Or is she? This Judy that we meet in the second half of the film is also an act. She’s doing her best to be as unlike Madeleine as she can, so as not to be discovered. She has been cast off by her former lover/accomplice Gavin, so she might well be looking for a protector, and she knows enough about Scottie — now a vulnerable, broken man clearly capable of being manipulated — to play him. She may have seemed to be falling in love with him even when she was still playing Madeleine, right before the murder, but was she, really? She later claims she ran to the bell-tower of the church to prevent the murder of Elster’s wife, but how can that be true? She must have known that, the moment she appeared in the tower’s top chamber, Elster would throw his already-dead wife’s body off the top of the tower. And the key thing is already-dead. The murder, by that point, would have already taken place. If she’d really fallen for Scottie, and wanted to prevent the murder, she should have taken him away from the tower and explained everything. He was an ex-policeman, he’d have known what to do. But she didn’t. What she did gives every appearance of going ahead with the plan.
At no point in the film can we be sure we meet the real Judy. But it could be, in a mirror-image of Scottie’s story from the first half of the film, that she might be trying to redeem herself for her role in the murder by trying to save this broken man from his lovelorn melancholia. She may also truly love him. Or it could be that, though she might not (like most of us, with regards to both Vertigo and life) understand this complex, ever-deepening spiral she’s found herself caught in, but she’s doing what, in this film at least, is the one thing human beings can do in the face of so much confusion and deception: she’s finding someone she can cling to.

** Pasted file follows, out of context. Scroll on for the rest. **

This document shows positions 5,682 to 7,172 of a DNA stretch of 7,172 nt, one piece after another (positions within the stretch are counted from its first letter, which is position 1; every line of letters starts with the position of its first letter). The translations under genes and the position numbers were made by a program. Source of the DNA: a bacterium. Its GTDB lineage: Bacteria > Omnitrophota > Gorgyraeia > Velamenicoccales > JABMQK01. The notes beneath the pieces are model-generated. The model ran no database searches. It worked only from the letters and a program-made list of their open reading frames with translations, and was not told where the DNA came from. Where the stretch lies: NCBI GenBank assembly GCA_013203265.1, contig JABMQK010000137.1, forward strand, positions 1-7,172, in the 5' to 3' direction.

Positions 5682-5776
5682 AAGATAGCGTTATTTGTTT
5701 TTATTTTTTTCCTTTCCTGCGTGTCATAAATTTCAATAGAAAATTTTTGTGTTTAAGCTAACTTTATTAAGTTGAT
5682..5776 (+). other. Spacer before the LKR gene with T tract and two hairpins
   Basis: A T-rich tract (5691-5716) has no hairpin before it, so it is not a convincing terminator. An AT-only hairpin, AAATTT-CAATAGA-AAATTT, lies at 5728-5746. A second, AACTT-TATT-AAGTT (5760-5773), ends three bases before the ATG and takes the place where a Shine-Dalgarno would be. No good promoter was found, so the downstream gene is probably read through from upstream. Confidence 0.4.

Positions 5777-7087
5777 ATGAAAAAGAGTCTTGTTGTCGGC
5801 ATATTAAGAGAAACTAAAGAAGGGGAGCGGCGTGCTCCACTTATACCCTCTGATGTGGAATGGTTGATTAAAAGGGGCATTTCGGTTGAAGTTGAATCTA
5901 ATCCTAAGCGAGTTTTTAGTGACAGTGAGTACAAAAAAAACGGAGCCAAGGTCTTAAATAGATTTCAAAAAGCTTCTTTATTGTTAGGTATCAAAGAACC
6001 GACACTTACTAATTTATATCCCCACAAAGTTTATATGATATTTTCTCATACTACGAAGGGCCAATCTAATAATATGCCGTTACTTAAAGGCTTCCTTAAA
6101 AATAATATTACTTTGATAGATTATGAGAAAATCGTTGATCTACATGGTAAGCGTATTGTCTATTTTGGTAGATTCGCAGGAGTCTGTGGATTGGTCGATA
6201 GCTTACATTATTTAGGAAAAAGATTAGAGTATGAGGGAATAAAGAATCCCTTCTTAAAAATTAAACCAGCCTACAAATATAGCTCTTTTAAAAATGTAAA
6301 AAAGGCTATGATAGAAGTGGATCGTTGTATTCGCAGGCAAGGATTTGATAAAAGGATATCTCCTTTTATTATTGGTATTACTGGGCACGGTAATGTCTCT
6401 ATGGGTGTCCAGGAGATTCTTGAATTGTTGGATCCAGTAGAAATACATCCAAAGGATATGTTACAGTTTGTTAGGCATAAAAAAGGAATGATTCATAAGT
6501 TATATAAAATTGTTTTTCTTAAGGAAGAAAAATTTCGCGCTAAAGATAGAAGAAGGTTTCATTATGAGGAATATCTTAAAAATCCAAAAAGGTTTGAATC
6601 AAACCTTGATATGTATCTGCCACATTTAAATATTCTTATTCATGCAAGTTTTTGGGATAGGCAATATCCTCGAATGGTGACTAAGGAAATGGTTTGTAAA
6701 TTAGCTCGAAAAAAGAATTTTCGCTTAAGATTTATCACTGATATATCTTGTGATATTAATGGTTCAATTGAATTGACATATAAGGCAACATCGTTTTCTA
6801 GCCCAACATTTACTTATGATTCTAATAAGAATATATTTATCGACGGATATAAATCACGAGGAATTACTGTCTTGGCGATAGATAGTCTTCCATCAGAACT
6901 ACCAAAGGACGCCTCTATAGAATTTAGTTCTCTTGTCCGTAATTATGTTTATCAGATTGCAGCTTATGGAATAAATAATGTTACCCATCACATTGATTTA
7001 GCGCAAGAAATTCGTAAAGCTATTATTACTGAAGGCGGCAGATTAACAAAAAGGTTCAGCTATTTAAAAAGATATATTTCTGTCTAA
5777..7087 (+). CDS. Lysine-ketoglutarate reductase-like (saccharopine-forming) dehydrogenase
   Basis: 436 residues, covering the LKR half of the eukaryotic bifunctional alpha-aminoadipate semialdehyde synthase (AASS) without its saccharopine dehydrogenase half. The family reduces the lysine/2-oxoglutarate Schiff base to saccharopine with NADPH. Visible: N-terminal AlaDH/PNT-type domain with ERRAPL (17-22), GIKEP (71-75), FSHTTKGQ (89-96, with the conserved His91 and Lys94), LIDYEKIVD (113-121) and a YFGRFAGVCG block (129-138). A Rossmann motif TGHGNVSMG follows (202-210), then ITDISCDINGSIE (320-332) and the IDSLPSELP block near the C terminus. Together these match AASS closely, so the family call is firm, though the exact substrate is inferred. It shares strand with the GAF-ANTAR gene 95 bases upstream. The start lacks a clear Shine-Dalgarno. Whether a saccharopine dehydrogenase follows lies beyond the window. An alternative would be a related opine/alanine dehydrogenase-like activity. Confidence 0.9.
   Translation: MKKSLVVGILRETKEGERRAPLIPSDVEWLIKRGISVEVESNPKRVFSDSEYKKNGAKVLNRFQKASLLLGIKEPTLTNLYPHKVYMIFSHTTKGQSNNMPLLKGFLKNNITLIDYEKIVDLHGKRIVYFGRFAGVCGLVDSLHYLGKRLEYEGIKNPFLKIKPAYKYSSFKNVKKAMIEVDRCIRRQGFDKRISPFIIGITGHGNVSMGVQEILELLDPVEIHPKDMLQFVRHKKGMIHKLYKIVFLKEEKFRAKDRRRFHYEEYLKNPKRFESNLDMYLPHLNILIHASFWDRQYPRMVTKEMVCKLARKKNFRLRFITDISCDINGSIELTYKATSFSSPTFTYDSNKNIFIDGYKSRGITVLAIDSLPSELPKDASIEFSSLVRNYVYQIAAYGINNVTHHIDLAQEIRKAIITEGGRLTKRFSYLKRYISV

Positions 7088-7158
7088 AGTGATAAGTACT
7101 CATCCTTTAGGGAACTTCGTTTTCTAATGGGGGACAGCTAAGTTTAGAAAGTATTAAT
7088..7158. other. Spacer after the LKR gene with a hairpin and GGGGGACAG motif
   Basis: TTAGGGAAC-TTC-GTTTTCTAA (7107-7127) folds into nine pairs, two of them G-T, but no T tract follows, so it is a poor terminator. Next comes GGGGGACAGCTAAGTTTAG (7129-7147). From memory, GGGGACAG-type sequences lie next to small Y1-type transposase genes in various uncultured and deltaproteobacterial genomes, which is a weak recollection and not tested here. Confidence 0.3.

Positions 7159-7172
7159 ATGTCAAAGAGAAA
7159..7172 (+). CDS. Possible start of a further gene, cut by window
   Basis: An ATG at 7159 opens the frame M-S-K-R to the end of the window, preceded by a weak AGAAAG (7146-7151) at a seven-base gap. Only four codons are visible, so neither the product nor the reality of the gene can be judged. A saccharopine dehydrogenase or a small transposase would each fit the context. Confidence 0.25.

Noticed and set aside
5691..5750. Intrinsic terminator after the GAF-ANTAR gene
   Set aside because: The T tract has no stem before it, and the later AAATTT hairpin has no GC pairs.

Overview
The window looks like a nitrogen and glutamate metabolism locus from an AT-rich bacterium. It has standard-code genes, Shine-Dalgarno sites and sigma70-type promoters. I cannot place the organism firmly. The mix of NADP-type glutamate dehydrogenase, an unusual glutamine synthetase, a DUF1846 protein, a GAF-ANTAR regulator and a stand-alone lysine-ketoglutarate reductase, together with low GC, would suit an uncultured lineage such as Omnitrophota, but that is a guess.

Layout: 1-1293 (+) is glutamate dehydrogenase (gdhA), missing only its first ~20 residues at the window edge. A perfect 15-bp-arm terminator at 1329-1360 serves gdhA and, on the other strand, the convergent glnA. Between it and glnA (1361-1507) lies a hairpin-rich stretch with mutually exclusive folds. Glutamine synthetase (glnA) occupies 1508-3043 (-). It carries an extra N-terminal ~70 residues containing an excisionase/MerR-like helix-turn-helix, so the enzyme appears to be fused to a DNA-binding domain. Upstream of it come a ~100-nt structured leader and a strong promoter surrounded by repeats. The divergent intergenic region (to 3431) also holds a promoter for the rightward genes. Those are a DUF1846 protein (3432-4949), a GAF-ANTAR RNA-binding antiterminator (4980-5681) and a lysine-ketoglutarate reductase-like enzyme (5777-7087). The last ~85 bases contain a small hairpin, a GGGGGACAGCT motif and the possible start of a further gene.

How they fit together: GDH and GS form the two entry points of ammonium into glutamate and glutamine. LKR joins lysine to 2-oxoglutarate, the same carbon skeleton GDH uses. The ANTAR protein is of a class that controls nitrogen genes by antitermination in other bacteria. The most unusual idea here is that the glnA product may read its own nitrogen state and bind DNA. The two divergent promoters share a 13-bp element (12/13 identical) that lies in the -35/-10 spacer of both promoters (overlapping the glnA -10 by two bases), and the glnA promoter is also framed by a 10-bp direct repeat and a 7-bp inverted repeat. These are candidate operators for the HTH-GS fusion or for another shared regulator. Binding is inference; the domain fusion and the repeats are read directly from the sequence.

This is what Vertigo is about. It’s about clinging to whoever’s there to cling to. There are several long sequences in Vertigo where Jimmie Stewart’s Scottie and Kim Novak’s Madeleine/Judy are caught in an extended clinch — it’s the only word for it — a constantly moving, restless mix of kiss, embrace, controlling hold, and don’t-leave-me grip. At times, they’re struggling against one another, at others they’re just sort of pressing helplessly into one another as though no hold could ever be close enough. (In the final sequence, they spend over five minutes in near-constant physical contact, even as they cross a quadrangle and climb the steep, spiralling steps of a church tower.) The first time I saw the film, I was left for some time afterwards with a lingering, almost physical feeling of touch, and it was these intense clinging/clinching scenes that did it.
Despite the labyrinthine tangles of its plot and its characters’ deception-based identities and constantly-questionable motives, what’s real in Vertigo, both for the characters and the viewer, is that moment of finding something to cling to amidst all the whirling spirals and vertiginous plunges. That’s why they cling — because they’ve finally found something solid, something real, a living presence in a world of shadows and ghosts and lies.
Vertigo’s is a world in which there’s no solid ground, and only the feeling of falling is real. You find someone to cling to who’s falling with you, or you do it alone. Obsession isn’t, in this world, an aberration, it’s the only workable response. Scottie’s pal Midge’s lukewarm attempts to get him to love her aren’t anywhere near enough. What’s needed is superheated, Gothic Romantic Noir levels of obsession. Love, in Vertigo, is utterly irrational and absurd — the idea of trusting anyone in a world so full of deception and lies is impossible — so, even if it springs to life on the back of a lie, as long as it does spring to life, you cling to it for all your life and sanity are worth.
This, I think, is the way to watch Vertigo — and re-watch it, and re-watch it, ever deepening the obsession. As you watch it, you know you’re being presented with lies and deceptions, magic tricks and hypnotic passes — not just in the film, by its characters, but by its director, the arch-manipulator of audiences, Alfred Hitchcock. Vertigo is, I’d say, his most potent spell. So the best thing to do is give in to the plunge, cling to the cling of Vertigo, obsess with the obsession, otherwise you’ll be lost, alone, in an ever-whirling fall…